According to the teachers, there is only one thing that all people possess equally. This is their loneliness. --Hyemeyohsts Storm
Many of us have tried to find a way to outwit our loneliness, or to escape its truth. We have learned that we cannot. As fathers looking at our children we may wish to spare them this pain. As men with our mates, we have dreamed of an ideal connection where all loneliness was dispelled.
We can't obliterate loneliness. But we can learn to accept and deal with it. There is no need to compulsively cover all traces and all reminders that we are alone. We can accept this universal truth. We are alone, but so is everybody. We can make true contact with each other out of our aloneness. True intimacy with another man or woman comes out of first seeing our separateness, and then bridging the gap.
Today, I accept the feeling of loneliness as part of life. I can make contact with my brothers and sisters, knowing we are all in the same condition.


You are reading from the book Each Day a New Beginning.
...the growth of understanding follows an ascending spiral rather than a straight line. --Joanna Field
We each are traveling our own, very special path in this life. At times our paths run parallel to each other. On occasion they may intersect. But we do all have a common destination: knowledge of life's meaning. And we'll arrive at knowledge when we've arrived at the mountain's summit, separately and yet together.
We do not go straight up the side of the mountain on this trip. We circle it, slowly, carefully, sometimes losing our footing, sometimes back-tracking because we've reached an impasse. Many times we have stumbled, but as we grow in understanding, as we rely more and more on our inner strength, available for the taking, we become more sure-footed.
We have never needed to take any step alone on this trip. Our troubles in the past were complicated because we did not know this; but now we do. Our lifeline is to our higher power. If we hang onto it, every step of the way will feel secure. The ground will be stable under us.
I am on a path to full understanding. I am learning to trust the lifeline offered by the program and God and my friends. As I learn, my footing is less tentative, and it supports me more securely.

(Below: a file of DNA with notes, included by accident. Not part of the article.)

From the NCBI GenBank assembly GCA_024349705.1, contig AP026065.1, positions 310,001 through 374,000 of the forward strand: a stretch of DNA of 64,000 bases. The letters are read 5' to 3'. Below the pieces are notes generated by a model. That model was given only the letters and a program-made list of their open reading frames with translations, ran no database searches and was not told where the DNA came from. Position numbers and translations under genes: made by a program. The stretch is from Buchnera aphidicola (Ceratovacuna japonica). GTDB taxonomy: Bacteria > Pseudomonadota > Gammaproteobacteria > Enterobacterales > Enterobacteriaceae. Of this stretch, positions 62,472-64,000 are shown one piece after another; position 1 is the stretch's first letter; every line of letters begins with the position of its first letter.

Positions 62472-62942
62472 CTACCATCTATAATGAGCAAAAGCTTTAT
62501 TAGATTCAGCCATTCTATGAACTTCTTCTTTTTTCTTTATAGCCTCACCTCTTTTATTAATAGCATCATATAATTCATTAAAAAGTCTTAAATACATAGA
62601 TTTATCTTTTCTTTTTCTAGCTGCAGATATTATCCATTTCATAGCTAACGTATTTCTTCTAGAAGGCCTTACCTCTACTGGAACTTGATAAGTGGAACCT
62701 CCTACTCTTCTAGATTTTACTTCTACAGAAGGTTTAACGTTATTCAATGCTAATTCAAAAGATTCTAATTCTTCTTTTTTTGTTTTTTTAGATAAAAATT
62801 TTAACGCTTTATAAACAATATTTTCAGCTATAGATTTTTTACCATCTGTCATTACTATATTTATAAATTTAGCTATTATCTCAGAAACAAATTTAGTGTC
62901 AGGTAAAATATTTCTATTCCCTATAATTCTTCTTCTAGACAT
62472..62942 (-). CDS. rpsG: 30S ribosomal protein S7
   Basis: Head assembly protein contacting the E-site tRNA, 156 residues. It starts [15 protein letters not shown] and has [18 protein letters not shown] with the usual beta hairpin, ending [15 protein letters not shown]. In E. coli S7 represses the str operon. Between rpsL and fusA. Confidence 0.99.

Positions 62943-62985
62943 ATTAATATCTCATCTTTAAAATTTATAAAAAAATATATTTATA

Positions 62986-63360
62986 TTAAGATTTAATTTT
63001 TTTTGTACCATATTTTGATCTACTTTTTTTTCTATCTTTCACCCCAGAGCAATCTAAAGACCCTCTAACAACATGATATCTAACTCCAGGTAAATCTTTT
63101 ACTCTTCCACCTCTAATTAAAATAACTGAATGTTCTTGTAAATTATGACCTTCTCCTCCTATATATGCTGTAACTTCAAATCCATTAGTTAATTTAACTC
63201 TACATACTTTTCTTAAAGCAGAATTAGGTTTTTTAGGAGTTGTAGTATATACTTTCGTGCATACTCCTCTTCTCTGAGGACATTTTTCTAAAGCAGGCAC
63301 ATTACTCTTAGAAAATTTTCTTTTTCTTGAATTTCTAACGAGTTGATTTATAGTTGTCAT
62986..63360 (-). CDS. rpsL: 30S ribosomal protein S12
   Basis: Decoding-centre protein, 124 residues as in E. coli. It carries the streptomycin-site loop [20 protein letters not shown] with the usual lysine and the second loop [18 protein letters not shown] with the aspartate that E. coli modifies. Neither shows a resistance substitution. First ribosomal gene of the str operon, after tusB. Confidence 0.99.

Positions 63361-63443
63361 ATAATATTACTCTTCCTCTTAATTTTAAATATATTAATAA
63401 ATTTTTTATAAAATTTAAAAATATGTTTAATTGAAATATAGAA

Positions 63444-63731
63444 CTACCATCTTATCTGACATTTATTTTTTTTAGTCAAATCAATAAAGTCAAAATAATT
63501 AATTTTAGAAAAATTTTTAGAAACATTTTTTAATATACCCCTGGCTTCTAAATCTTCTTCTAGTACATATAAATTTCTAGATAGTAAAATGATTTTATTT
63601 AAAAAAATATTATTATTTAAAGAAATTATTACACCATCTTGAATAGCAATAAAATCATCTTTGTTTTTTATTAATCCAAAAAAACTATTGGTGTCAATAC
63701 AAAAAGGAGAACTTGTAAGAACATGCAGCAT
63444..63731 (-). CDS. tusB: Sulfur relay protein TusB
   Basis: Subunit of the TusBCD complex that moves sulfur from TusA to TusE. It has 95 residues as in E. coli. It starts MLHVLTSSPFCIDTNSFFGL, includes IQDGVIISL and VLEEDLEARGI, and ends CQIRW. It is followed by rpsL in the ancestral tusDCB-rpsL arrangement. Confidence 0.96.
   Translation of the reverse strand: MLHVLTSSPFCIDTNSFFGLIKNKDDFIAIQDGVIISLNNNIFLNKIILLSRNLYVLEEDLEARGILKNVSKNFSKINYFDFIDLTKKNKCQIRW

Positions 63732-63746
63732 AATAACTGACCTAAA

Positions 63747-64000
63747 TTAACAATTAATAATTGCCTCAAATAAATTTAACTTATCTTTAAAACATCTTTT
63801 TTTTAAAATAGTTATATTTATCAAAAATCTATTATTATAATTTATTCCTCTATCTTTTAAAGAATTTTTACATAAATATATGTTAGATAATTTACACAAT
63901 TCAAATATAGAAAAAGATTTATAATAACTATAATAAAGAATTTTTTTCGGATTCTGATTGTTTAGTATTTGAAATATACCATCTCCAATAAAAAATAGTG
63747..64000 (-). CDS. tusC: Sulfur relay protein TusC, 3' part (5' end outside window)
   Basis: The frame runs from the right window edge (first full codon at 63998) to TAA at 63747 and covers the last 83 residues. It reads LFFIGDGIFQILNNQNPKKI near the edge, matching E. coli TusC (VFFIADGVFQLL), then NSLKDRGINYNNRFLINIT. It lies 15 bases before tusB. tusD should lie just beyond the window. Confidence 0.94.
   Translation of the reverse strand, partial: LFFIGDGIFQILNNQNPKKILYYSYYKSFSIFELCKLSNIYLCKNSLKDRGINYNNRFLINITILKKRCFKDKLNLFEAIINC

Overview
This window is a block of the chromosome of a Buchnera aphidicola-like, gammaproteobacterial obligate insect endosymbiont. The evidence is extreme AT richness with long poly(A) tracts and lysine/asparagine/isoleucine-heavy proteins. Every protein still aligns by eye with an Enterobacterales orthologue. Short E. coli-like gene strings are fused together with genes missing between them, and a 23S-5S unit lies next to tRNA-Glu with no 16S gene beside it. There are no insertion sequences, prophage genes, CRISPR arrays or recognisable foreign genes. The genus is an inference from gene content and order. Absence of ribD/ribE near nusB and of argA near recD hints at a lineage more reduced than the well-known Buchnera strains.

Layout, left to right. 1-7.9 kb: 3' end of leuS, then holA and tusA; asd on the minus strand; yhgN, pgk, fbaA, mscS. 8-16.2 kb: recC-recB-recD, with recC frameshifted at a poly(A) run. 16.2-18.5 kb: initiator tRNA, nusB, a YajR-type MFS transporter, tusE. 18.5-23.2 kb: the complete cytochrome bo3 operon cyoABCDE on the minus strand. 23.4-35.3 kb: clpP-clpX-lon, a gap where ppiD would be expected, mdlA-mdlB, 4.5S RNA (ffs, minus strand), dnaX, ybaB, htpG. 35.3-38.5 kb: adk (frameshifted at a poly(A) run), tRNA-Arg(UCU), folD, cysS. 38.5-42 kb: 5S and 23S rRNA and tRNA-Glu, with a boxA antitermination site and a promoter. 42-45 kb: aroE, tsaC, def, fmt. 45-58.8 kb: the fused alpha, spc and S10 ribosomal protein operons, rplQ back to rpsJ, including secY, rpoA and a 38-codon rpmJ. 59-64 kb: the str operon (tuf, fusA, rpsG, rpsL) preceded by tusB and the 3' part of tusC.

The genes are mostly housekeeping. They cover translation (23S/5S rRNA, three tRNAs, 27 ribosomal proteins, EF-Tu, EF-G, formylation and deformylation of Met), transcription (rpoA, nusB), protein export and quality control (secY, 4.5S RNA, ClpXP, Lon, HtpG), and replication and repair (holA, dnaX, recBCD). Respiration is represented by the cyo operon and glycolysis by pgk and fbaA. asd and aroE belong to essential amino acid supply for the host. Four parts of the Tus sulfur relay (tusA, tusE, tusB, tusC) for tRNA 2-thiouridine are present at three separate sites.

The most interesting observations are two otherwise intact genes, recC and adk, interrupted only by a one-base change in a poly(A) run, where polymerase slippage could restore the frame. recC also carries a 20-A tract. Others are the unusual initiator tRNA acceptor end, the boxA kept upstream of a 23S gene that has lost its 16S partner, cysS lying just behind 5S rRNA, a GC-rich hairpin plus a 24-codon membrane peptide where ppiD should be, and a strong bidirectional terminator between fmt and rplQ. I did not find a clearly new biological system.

You are reading from the book The Language of Letting Go.
Letting Go of Perfection
As I journey through recovery, more and more I learn that accepting myself and my idiosyncrasies - laughing at myself for my ways - gets me a lot further than picking on myself and trying to make myself perfect. Maybe that's really what it's all about - absolute loving, joyous, nurturing self-acceptance. --Anonymous
Stop expecting perfection from yourself and those around you.
We do a terrible, annoying thing to others and ourselves when we expect perfection. We set up a situation where others, including ourselves, do not feel comfortable with us. Sometimes, expecting perfection makes people so uptight that they and we make more mistakes than normal because we are so nervous and focused on mistakes.
That does not mean we allow inappropriate behaviors with the excuse "nobody's perfect." That doesn't mean we don't have boundaries and reasonable expectations of people and ourselves.
But our expectations need to be reasonable. Expecting perfection is not reasonable.
People make mistakes. The less anxious, intimidated, and repressed they are by expectations of being perfect, the better they will do.
Striving for excellence, purity in creativity, a harmonious performance, and the best we have to offer does not happen in the stymied, negative, fear-producing atmosphere of expecting perfection.
Have and set boundaries. Have reasonable expectations. Strive to do your best. Encourage others to do the same. But know that others and we will make mistakes. Know that others and we will have learning experiences, things we go through.
Sometimes, the flaws and imperfections in ourselves determine our uniqueness, the way they do in a piece of art. Relish them. Laugh at them. Embrace them, and ourselves.
Encourage others and ourselves to do the best we can. Love and nurture others and ourselves for being who we are. Then realize we are not merely human - we were intended and created to be human.